Trading Blocs and Globalisation

Readers Question: ‘Trading blocs are the most significant factor contributing to globalisation’ To what extent do you agree with this view?

Trading blocs are groups of nations who form an economic union or area of free trade. For example:

  • The European Union aims at not just a customs union but also economic and monetary union – harmonisation of taxes / single currency and common monetary policy.
  • NAFTA is the North Atlantic Free Trade Association.(US, Mexico and Canada)
  • South Asian Free Trade Area (SAFTA) A free trade area of 1.6 billion people in Afghanistan, Bangladesh, Bhutan, India, Maldives, Nepal, Pakistan and Sri Lanka.
  • ASEAN Free Trade Area (AFTA Brunei, Indonesia, Malaysia, Philippines, Singapore and Thailand. Vietnam joined in 1995, Laos and Myanmar in 1997 and Cambodia

Globalisation refers to the phenomena of increased integration and interdependence of the national economies. Globalisation refers to how the economic barriers between countries are being removed enabling more trade and free movement of labour and capital.

Trading blocs like the EU do speed up this process. The EU has expanded to over 26 countries and has a combined population of 356 million. Within the EU, there has been a marked integration of the national economies. Trade amongst members has increased. There has also been a greater movement of capital and labour. (e.g. the immigration from Poland of many workers to UK and Ireland). Within the EU, there has also been a single currency and single monetary policy adopted by 11 members.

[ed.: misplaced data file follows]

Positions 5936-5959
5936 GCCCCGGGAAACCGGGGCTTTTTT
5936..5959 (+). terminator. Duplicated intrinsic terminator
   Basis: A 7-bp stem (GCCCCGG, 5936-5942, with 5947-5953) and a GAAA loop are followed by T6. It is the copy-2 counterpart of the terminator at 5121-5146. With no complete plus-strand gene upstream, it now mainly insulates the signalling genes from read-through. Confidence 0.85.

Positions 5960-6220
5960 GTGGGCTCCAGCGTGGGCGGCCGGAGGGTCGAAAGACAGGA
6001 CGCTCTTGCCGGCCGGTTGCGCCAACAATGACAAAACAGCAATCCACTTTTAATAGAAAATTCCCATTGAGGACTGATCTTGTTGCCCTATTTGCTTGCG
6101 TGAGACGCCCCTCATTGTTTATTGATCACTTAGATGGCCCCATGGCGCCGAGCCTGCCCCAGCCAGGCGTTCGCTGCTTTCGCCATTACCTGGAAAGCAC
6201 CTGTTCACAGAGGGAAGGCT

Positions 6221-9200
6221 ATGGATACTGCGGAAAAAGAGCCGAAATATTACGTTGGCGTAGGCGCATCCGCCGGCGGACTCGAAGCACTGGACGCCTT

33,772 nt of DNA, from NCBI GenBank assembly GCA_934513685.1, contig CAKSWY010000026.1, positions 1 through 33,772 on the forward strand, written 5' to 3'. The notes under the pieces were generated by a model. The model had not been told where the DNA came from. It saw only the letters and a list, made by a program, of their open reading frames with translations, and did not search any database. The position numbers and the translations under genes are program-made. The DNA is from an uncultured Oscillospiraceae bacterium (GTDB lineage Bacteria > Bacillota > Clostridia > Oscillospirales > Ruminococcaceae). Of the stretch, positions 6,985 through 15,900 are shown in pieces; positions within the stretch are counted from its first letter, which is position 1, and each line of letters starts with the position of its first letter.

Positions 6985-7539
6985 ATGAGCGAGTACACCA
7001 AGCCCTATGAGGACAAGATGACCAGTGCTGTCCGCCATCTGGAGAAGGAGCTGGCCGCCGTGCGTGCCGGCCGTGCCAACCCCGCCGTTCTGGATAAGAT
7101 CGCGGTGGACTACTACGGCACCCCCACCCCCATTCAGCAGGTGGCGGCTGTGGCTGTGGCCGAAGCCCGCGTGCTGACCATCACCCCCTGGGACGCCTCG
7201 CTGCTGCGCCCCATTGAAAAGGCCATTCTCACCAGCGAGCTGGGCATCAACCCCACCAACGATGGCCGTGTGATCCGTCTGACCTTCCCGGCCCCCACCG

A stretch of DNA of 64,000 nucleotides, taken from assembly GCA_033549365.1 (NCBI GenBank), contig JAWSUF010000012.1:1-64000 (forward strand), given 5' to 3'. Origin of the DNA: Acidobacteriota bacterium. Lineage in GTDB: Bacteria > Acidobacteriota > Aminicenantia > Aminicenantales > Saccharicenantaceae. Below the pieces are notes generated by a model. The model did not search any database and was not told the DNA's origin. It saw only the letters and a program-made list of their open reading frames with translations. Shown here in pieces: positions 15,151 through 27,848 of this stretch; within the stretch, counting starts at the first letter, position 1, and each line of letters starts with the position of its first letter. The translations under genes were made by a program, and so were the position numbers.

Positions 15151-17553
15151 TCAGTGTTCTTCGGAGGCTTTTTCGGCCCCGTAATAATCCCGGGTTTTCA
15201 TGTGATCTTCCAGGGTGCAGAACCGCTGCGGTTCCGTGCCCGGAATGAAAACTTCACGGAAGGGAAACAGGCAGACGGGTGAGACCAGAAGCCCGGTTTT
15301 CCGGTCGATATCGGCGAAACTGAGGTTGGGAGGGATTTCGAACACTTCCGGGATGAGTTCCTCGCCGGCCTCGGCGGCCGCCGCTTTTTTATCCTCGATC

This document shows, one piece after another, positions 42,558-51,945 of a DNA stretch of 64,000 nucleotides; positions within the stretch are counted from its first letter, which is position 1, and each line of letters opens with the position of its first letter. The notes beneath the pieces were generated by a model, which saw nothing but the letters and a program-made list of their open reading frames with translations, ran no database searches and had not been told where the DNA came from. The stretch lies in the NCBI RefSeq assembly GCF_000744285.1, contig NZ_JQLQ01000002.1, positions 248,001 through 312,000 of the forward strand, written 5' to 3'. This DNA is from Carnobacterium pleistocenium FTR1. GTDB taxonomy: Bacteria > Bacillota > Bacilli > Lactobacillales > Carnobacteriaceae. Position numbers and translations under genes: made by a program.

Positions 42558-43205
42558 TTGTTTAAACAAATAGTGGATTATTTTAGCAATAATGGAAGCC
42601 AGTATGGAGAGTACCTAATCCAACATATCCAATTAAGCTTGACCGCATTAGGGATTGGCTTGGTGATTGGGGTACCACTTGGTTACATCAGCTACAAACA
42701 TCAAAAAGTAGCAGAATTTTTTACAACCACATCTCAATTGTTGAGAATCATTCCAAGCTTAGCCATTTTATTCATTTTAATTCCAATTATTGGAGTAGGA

As well as increased integration amongst members of a trading bloc. It is argued trading blocks help globalisation through making global negotiations easier. For example, in the case of trade negotiations.  The EU will negotiate as a single trading block making it easier to push through practices which increase free trade.

However, trading blocks often don’t help the process of globalisation. For example, the EU’s CAP involved high tariffs on food imports and the dumping of surplus food items onto world markets.

Rather than lead to greater globalisation, it is argued trading blocks create conflicting parties fighting for regional interests.

Also, there are many other factors more influential in contributing to globalisation that have nothing to do with trading blocks. The most important factors contributing to globalisation include:

  • The growth of multinational companies.
  • Better technology which makes global communication and transport easier.
  • Improved transport and communication which helps reduce barriers of distance.
  • Tariff reductions and the promotion of free trade.

Also, trading blocks can break down and have disputes themselves. For example, the US under Trump is trying to renegotiate NAFTA agreement as they feel it damages US trade.


4 thoughts on “Trading Blocs and Globalisation”

  1. Perfect explanation of the involvement of trading blocs on globalisation, with no problem concerning the language used, however no references …?

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